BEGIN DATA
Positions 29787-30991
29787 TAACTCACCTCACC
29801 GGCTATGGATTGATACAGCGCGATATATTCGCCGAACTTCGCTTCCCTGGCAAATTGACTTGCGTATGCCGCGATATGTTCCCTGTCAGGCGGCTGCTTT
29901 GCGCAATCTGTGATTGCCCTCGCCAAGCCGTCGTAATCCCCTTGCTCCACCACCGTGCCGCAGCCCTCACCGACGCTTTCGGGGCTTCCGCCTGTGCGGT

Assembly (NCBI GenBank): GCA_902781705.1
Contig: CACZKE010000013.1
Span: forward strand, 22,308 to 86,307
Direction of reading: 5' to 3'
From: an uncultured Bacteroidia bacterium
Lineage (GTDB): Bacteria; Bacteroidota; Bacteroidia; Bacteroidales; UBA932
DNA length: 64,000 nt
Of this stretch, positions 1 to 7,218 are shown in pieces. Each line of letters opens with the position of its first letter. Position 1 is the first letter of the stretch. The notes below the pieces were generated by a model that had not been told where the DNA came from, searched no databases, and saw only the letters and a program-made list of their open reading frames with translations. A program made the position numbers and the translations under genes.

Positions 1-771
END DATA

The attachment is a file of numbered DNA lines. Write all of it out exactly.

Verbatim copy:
Positions 29787-30991
29787 TAACTCACCTCACC
29801 GGCTATGGATTGATACAGCGCGATATATTCGCCGAACTTCGCTTCCCTGGCAAATTGACTTGCGTATGCCGCGATATGTTCCCTGTCAGGCGGCTGCTTT
29901 GCGCAATCTGTGATTGCCCTCGCCAAGCCGTCGTAATCCCCTTGCTCCACCACCGTGCCGCAGCCCTCACCGACGCTTTCGGGGCTTCCGCCTGTGCGGT

Assembly (NCBI GenBank): GCA_902781705.1
Contig: CACZKE010000013.1
Span: forward strand, 22,308 to 86,307
Direction of reading: 5' to 3'
From: an uncultured Bacteroidia bacterium
Lineage (GTDB): Bacteria; Bacteroidota; Bacteroidia; Bacteroidales; UBA932
DNA length: 64,000 nt
Of this stretch, positions 1 to 7,218 are shown in pieces. Each line of letters opens with the position of its first letter. Position 1 is the first letter of the stretch. The notes below the pieces were generated by a model that had not been told where the DNA came from, searched no databases, and saw only the letters and a program-made list of their open reading frames with translations. A program made the position numbers and the translations under genes.

Positions 1-771